What is it?
Leg and thigh pain is common after an injury, but there are also many non-traumatic causes.Pain in the legs and thighs can be present because of conditions that affect bones, joints, muscles, tendons, ligaments,blood vessels, nerves, and skin. And back ailments may also be present with leg and thigh pain.Upper thigh pain symptoms may be a result of arthritis or a degenerative bone disease such as osteoporosis. These symptoms can also be a sign of a circulatory problem such as peripheral arterial disease (PAD) or other circulatory problems like heart disease.
What causes it?
Trauma is the most obvious cause of leg pain. Falls, near falls, and twisting injuries can damage bones, muscles, and joints or a combination of all three. Pain from an injury to the back can inflame the sciatic nerve and cause sciatica, or pain that radiates down the leg. Overuse injuries can also cause pain. Upper thigh pain can occur in the muscles, tendons, joints and even bones in the pelvis region. It is often caused by repetitive stress movements during sports or rigorous activities, but it can also be caused by aging or certain diseases.Upper thigh pain symptoms can vary from mild aching to more severe or acute pain.
Other common causes include:
Bleeding: Injuries can cause bleeding into tissues and joints. Since blood, like any fluid, cannot be compressed, the swelling causes significant amount of pain as the pressure increases.
Blood clot: (obstruction in one of the arteries to the leg causing acute pain) This may result in Deep Vain Thrombosis (DVT) or varicose veins.Varicose veins are formed when superficial veins chronically dilate and swell, often causing pain.
Chronic illness: (eg alcoholism, cancer, diabetes and vitamin deficiencies may result in nerve pain that can affect the legs.
Diabetes: (Nerves and blood vessels may deteriorate over many years and lose their function, resulting in leg pain).
Fractures: When the leg or thigh bone (femur) is broken or cracked. Most pain arises from the nerve endings located in the fibrous tissue lining of the bone, called the periosteum. And muscles surrounding the bone go into spasm and intensify the pain.
Growing pains: (this occurs in children and is most likely due to muscle overuse. It can also be associated with a mild stretching as the muscles grow along with bone).
Hamstring injuries (strains)
Joint pain/arthritis: (this may occur because of a local injury but may also be due to medical conditions that can cause inflammation and swelling).
Low back pain: Sciatica (inflammation of the sciatic nerve) may radiate into the buttocks and down the leg.
Muscle pain: (Myalgia) - usually due to overuse (mild trauma) or associated with the generalized aches and pain of an infection.
Muscle cramps (especially common in calf muscles)
Neuropathy: (peripheral nerve inflammation not associated with the spinal cord. These conditions are known as peripheral neuropathies. This can occur from direct nerve irritation or from a medical illness.
Peripheral artery disease (PAD): Pain in one leg may be due to peripheral artery disease (a decrease in arterial blood supply due to narrowing of blood vessels to the leg).
Shingles: (inflammation of a nerve root), if it occurs in the back, can cause significant pain in the leg.
Shin splints: (tibial stress syndrome) - This is usually caused by an overuse injury and is often associated with running, jumping or dancing.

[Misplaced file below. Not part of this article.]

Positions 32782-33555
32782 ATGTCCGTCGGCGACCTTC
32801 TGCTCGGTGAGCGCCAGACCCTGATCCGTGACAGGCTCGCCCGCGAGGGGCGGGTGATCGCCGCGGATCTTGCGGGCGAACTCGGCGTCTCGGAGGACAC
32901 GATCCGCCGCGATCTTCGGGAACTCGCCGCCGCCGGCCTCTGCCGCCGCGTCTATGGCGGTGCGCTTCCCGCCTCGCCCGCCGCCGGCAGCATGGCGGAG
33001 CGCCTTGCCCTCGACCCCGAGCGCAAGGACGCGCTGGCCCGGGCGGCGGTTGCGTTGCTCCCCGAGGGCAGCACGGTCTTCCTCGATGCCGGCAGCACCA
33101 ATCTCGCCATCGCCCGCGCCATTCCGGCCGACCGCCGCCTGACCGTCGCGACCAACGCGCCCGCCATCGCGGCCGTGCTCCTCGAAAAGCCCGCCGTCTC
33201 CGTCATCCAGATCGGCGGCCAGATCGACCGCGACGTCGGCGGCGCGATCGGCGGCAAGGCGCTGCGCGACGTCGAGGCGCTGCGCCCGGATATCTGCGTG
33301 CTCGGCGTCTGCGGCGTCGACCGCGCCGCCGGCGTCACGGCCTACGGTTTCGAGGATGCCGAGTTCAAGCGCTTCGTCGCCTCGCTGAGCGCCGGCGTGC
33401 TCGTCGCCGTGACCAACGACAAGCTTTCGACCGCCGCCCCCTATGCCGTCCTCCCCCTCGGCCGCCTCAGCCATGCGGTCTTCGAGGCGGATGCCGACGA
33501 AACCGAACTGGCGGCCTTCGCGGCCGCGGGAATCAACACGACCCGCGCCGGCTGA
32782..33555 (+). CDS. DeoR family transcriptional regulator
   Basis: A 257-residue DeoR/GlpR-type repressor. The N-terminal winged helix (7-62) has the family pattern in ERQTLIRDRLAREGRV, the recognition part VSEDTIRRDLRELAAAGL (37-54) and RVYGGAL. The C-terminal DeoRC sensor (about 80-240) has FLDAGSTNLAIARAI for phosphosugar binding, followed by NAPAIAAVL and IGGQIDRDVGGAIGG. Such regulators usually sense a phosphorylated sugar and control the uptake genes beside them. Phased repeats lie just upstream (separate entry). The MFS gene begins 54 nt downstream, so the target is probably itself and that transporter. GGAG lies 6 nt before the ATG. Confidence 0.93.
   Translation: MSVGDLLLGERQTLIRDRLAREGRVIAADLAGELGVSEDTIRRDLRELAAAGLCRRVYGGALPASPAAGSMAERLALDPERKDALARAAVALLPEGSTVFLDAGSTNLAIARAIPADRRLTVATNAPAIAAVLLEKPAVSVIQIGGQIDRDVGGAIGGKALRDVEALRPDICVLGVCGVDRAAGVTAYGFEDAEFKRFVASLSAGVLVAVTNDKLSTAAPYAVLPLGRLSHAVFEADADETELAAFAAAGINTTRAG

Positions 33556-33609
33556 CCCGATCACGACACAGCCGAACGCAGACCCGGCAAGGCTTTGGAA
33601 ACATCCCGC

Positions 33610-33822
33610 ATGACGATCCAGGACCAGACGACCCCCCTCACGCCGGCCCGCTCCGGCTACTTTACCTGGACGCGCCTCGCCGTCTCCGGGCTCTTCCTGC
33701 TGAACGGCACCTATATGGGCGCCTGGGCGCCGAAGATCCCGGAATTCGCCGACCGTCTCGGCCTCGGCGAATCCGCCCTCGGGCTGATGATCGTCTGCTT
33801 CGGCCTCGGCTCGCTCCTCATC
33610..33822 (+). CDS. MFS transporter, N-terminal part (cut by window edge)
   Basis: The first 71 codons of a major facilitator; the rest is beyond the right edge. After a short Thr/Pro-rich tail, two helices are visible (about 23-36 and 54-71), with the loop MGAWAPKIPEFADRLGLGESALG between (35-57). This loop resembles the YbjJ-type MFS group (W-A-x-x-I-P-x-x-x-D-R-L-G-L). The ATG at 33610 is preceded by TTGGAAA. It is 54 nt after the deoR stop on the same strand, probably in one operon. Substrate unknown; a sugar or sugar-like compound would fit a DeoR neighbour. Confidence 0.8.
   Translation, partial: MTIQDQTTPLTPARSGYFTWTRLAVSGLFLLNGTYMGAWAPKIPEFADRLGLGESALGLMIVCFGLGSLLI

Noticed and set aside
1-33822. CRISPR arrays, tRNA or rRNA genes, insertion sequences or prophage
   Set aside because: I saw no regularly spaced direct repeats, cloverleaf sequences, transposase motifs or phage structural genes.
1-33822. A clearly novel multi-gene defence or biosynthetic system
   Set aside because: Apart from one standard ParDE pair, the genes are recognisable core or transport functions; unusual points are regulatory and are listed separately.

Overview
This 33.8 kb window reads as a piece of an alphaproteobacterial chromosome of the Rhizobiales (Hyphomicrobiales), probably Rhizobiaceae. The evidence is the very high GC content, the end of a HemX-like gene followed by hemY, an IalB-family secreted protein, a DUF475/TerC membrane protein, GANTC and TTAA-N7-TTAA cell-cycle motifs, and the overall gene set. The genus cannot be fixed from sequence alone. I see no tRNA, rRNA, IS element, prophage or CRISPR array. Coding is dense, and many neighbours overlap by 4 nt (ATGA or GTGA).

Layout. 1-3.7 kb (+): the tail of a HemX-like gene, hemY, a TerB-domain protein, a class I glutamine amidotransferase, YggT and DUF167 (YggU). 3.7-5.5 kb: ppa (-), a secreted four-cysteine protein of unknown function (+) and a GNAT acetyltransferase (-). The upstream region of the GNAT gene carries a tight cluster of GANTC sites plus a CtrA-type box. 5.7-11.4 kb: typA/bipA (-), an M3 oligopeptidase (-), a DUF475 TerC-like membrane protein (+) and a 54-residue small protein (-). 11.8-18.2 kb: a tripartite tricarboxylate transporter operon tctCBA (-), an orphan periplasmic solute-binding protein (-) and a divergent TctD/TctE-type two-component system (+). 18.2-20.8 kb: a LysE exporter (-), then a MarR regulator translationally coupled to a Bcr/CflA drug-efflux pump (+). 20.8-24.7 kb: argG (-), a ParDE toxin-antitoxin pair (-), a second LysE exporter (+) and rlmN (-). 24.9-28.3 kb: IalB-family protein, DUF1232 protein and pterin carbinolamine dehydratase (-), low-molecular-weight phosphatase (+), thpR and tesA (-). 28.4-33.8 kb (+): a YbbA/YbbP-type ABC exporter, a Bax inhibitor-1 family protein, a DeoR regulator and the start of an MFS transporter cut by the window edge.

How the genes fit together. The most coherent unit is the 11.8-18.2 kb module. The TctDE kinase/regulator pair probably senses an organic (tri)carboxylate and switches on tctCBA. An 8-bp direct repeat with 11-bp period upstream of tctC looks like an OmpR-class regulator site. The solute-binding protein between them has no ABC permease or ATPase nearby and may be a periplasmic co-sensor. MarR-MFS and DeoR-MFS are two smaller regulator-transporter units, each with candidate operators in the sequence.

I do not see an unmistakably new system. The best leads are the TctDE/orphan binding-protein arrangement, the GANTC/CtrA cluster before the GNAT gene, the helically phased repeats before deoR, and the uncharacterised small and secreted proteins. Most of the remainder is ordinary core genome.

Sprains and strains: (Injuries to ligaments or muscles and tendons). Both sprains and strains result in swelling and inflammation that causes pain.
Skin: (Skin inflammation may cause significant pain as well as skin abnormalities such as lacerations and skin tears, including ulcers).
The treatment of leg pain depends upon the diagnosis. Once the reason for the pain is established, treatment is focused on both pain control and controlling the underlying problem to prevent or lessen future occurrences. Home treatment depends on the reason for the leg pain. For sprains and strains, RICE is the most common treatment: rest, ice, compression and elevation. Anti-inflammation medication or over the counter pain relievers may also be prescribed for pain control. For hamstring injuries (strains) RICE treatment is also usually recommended. Often stretching exercises are used to help restore the hamstring muscles to their full length to allow full range of motion of the knee and leg. (Physical therapy is usually supervised by a health-care practitioner).People with sciatic pain should consider a short period of bed rest (usually less than 24 hours) followed by light activity, as tolerated. Alternating ice and heat may be helpful. Anti-inflammatory medication is also sometimes used.Chiropractic or physical therapy treatmentsmay also help. If acute pain with leg swelling or loss of feeling associated with a cold leg occurs, medical care should be sought immediately.
Common thigh pain treatments
Again, the treatment for thigh pain largely depends upon the source. The basic aim of thigh pain treatment is to remove the cause of compression of the nerves.
Home remedies for thigh pain include:
Ice and heat
Light exercise/stretching (as recommended by a health professional)
Medications (Pain relievers and anti-inflammatory medications)
However, some conditions may require surgery.For severe thigh pain a physician may administer an injection of a corticosteroid preparation to reduce the risk of inflammation.You should always consult a health professional for appropriate treatment to alleviate thigh pain.